“We are greatly saddened to say goodbye to a remarkable person, valued colleague, and long-time member of the GSIA and Tepper School family,” said Bob Dammon, dean of the Tepper School of Business. “Egon Balas was a highly accomplished researcher in the field of applied mathematics and a true pioneer of the field of integer programming. He will be missed by all who had the great pleasure to know him and work alongside him.” 

For his scholarly contributions, Balas received honorary doctorates in mathematics from the University of Waterloo and Miguel Hernandez University in Elche, Spain. He was also inducted into the Hungarian Academy of Science and received the Humboldt Research Award for U.S. Senior Scientists from the Alexander von Humboldt Foundation.

Urged by his wife, Edith, Balas also wrote a well-received memoir, “Will to Freedom: A Perilous Journey Through Fascism and Communism,” published in 2000 by Syracuse University Press and available in six languages. He published his second book in 2019, “Disjunctive Programming,” a text that explores the disjunctive programming analytical technique that Balas introduced in 1974.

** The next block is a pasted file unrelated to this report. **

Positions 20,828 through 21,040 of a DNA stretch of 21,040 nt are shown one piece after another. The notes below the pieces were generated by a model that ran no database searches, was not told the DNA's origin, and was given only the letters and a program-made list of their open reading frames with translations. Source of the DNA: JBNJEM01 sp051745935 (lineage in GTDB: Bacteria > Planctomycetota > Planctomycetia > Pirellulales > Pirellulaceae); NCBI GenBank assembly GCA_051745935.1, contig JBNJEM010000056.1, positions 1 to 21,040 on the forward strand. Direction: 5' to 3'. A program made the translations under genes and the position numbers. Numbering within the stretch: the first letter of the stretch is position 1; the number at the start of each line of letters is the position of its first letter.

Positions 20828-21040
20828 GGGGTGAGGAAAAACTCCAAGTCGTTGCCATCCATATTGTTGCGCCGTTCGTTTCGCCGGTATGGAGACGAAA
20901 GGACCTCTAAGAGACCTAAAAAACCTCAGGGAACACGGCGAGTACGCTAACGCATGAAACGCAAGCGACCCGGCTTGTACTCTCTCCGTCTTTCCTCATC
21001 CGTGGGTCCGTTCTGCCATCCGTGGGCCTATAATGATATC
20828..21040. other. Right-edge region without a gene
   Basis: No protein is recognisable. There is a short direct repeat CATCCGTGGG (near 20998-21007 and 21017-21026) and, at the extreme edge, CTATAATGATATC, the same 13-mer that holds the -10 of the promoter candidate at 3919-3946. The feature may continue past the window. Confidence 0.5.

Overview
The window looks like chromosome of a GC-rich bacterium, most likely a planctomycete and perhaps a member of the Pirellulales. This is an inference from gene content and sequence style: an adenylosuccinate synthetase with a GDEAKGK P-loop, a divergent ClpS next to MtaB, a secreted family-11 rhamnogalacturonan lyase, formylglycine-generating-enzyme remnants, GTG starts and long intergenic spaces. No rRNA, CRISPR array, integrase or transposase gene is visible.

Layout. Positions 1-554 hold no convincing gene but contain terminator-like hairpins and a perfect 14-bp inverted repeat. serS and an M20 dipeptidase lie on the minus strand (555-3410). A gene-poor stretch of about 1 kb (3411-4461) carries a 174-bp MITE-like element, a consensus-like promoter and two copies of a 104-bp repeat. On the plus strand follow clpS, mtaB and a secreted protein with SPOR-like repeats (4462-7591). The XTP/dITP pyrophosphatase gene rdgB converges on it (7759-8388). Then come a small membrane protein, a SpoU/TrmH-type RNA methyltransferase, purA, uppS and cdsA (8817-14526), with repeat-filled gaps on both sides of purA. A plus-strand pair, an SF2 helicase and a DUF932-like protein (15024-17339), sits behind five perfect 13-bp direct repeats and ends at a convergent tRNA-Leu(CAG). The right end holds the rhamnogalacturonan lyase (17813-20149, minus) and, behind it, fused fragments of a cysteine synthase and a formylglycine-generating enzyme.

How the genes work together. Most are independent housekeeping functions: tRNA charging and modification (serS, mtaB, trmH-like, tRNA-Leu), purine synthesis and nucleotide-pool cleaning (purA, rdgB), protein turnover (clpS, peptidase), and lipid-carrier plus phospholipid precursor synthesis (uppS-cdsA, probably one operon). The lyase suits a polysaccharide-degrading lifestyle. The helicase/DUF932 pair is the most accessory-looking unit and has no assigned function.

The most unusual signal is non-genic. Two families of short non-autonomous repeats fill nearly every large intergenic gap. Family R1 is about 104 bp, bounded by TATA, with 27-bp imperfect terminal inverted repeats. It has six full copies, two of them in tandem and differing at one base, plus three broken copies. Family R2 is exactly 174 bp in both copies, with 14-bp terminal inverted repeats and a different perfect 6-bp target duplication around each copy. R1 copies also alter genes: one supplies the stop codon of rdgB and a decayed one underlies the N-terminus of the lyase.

In addition, he also was an expert at ping-pong, competing in tournaments as a child. As an adult, he played tennis through his 95th year. 

For a man who spent much of the formative years of his life fighting oppression, Balas acknowledged that the academic freedom he had at Carnegie Mellon was very important to him. “To put it briefly I am still very, very grateful to Carnegie Mellon for this initial, enormous help, and all the later years when I was treated well,” he said in the INFORMS interview.

Balas is survived by his wife of 70 years, Edith, an Emeritus Professor of Art History at the College of Humanities & Social Sciences at Carnegie Mellon University; two children, Anna Balas and Vera Balas Koutsoyannis; three grandchildren, John Koutsoyannis, Robert (Bob) Koutsoyannis, and Alexander (Alex) Waldron; and four great-grandchildren.